Exact Editions Blog

For Librarians & Publishers


What do Literary Agents Do?

The other day I was talking (mostly listening) to someone who works in trade publishing. That is the kind of publishing in which books are ‘sold’ for advances of £25K, or maybe £250K, or very occasionally more than a million smackeroos. This friend/acquaintance was explaining that the house she works for controls very few of the electronic/digital rights in the books they publish and she was frustrated that agents seem highly reluctant to grant any rights, or even to experiment with digital propositions.

This got me to thinking. What is the point of an agent who does not do deals? We do not hear much about agents doing digital deals. Are they just sitting on their authors’ rights and not exploiting them at all? Or are there soon going to be a rash of direct deals by agents with the likes of Amazon, Sony, Apple, Plastic Logic, Google etc? Perhaps there will be some deals: a couple of months ago Amazon flew a dozen top literary agents to Seattle for frank discussions. A few days ago Amazon announced that they had done an exclusive deal with Paul Coelho, exclusive for all his e-books in Portuguese. I wonder how much Amazon had to guarantee or pay as an advance for the exclusive rights? But all the e-books rights for Portuguese Paul Coelho, (why only Portuguese?), does not sound like such a big deal (oh yes, I know he is Brazilian, so it is a fairly big deal).

I suspect that exclusivity is the key issue here. Agents are used to handling and dealing in exclusive rights, and they are working with the hypothesis that digital rights are going to be like the exclusive rights that they have learned to carve out of the traditional book-publishing contract. Identify and separate the rights and sell each of them for as much as possible to one counter-party. But are digital rights like this? Does exclusivity really cut it in the innovative market for digital books? It has always seemed to me that copyright owners would be better off, and publishers would also be in a stronger position, if digital deals were almost always non-exclusive. Why do an exclusive eBooks deal with one supplier if there are 15 different players in the market, each with their own ‘installed base’? Why do a five year exclusive with Amazon if the market for digital is going to end up with Apple, or Google or someone else?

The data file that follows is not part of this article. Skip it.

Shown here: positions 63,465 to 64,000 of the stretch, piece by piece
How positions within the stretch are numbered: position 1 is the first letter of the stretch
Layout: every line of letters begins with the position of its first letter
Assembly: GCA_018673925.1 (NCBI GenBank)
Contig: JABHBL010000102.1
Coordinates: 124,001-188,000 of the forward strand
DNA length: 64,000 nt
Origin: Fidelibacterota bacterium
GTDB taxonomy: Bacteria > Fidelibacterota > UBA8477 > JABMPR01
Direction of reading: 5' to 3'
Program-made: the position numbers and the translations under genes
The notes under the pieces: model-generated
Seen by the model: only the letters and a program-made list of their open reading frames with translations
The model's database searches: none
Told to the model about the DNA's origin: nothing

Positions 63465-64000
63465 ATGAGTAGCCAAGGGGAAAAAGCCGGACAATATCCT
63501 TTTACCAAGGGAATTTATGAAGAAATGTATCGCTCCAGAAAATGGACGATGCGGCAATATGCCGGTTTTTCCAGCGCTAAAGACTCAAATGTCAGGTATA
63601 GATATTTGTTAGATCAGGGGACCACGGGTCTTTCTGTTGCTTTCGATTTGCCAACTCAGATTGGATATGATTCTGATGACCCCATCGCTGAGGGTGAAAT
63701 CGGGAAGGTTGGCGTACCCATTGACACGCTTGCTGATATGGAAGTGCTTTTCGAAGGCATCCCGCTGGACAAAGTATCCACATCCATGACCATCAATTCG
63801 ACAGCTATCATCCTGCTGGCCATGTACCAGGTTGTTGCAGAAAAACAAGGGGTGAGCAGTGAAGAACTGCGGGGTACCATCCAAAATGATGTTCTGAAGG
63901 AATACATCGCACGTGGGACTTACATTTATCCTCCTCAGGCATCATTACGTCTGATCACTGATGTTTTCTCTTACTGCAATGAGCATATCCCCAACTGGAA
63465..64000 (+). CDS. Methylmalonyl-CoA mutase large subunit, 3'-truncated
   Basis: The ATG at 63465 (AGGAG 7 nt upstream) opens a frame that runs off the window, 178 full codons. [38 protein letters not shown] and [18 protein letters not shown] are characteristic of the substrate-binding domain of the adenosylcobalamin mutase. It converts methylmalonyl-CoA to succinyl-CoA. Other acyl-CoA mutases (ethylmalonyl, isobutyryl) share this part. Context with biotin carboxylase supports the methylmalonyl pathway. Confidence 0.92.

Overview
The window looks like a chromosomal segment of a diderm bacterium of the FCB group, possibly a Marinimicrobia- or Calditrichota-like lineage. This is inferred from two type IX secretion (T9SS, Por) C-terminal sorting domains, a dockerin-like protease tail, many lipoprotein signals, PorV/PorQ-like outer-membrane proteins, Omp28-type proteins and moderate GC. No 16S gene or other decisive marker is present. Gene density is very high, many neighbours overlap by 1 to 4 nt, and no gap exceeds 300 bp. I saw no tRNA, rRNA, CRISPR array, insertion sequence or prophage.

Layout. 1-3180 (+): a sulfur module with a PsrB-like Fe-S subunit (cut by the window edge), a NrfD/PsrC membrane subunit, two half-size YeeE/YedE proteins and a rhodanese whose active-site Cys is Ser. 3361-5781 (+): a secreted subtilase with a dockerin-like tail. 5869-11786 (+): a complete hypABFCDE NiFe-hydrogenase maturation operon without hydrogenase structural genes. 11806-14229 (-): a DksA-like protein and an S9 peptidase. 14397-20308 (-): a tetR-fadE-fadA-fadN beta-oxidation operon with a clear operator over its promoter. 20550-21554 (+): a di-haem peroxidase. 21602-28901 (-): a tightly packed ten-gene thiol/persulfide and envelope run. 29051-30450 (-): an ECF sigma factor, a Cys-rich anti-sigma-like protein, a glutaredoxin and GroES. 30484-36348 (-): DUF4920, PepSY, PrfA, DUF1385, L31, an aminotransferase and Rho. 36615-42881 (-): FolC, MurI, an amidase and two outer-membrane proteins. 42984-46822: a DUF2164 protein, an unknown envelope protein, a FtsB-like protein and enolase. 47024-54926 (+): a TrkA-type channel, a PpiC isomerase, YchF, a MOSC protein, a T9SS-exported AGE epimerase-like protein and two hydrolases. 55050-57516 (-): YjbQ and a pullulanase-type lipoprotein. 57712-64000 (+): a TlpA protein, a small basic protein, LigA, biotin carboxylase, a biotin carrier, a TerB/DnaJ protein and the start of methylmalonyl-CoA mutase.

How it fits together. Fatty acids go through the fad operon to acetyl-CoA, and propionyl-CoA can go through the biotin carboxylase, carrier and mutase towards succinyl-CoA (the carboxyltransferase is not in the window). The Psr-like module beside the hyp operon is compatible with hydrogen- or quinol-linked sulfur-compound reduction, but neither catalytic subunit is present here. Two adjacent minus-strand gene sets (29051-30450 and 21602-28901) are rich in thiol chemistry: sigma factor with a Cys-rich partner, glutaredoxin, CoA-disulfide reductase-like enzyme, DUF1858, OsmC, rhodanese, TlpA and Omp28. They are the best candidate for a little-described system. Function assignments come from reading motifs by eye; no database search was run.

If you look at the couple of dozen eBook reading platforms that were announced, re-announced, released or previewed at last week’s CES (Consumer Electronics Show), it would appear to be quite possible that the market for digital rights is going to become extremely diverse and based on many different types of non-exclusive exploitation. Are agents capable of handling this kind of fast moving market? Is your typical literary agent capable of identifying and negotiating deals with dozens or scores of technology partners? How many literary agents were at CES in Las Vegas last week? Not too many, and few literary agents are comfortable in evaluating technology propositions.

Perhaps agents should get used to the idea of granting all digital rights to the book publishers they deal with on a non-exclusive basis, retaining the right to do non-exclusive deals themselves in certain circumstances. That way publishers and agents will all be working for the trade authors they represent. Just at the moment, it appears that a degree of paralysis and ignorance is ensuring that as few deals as possible are taking place. We are seeing the emergence of a new class of ‘neglected exploitation’ rights, somewhat analogous to the ‘orphan copyrights’ which lie at the core of the Google Books Search Settlement.


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1 Comment

  1. I think much of the problem comes from the fact that both agents and publishers are mostly clueless when it comes to innovative digital publishing. And many authors, for that matter. Though far from blameless in many cases, I don't think the agents are the only reason digital publishing hasn't gone mainstream yet.

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